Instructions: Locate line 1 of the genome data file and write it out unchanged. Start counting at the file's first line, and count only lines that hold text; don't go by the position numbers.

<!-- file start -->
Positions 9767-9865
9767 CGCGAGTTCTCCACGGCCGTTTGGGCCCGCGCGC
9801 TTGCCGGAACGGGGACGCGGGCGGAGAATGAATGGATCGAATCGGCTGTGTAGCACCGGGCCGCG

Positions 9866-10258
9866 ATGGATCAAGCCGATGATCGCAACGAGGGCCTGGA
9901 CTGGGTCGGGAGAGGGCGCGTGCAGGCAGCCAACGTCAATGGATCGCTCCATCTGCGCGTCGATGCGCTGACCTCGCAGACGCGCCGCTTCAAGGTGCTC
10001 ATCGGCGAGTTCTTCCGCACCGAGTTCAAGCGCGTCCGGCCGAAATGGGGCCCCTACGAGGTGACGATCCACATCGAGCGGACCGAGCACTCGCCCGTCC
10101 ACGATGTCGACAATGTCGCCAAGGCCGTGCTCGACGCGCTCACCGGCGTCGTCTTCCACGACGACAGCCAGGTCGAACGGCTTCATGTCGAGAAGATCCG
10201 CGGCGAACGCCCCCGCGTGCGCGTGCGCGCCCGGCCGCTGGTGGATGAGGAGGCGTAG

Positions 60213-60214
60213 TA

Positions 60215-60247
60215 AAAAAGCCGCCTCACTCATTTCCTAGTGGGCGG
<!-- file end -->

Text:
Positions 9767-9865